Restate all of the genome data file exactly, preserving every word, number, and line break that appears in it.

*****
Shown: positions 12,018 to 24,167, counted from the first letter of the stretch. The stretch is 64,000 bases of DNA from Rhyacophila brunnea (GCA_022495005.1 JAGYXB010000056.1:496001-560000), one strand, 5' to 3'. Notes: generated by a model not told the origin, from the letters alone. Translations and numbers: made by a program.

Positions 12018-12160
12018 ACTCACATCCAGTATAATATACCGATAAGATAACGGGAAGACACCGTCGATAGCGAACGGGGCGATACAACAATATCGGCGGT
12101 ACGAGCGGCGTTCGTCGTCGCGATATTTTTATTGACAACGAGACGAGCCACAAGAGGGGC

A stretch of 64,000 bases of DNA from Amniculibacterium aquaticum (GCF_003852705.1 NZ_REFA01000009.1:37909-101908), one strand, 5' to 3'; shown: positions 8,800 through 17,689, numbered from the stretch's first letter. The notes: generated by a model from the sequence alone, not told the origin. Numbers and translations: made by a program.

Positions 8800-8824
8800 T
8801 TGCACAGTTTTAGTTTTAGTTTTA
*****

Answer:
Shown: positions 12,018 to 24,167, counted from the first letter of the stretch. The stretch is 64,000 bases of DNA from Rhyacophila brunnea (GCA_022495005.1 JAGYXB010000056.1:496001-560000), one strand, 5' to 3'. Notes: generated by a model not told the origin, from the letters alone. Translations and numbers: made by a program.

Positions 12018-12160
12018 ACTCACATCCAGTATAATATACCGATAAGATAACGGGAAGACACCGTCGATAGCGAACGGGGCGATACAACAATATCGGCGGT
12101 ACGAGCGGCGTTCGTCGTCGCGATATTTTTATTGACAACGAGACGAGCCACAAGAGGGGC

A stretch of 64,000 bases of DNA from Amniculibacterium aquaticum (GCF_003852705.1 NZ_REFA01000009.1:37909-101908), one strand, 5' to 3'; shown: positions 8,800 through 17,689, numbered from the stretch's first letter. The notes: generated by a model from the sequence alone, not told the origin. Numbers and translations: made by a program.

Positions 8800-8824
8800 T
8801 TGCACAGTTTTAGTTTTAGTTTTA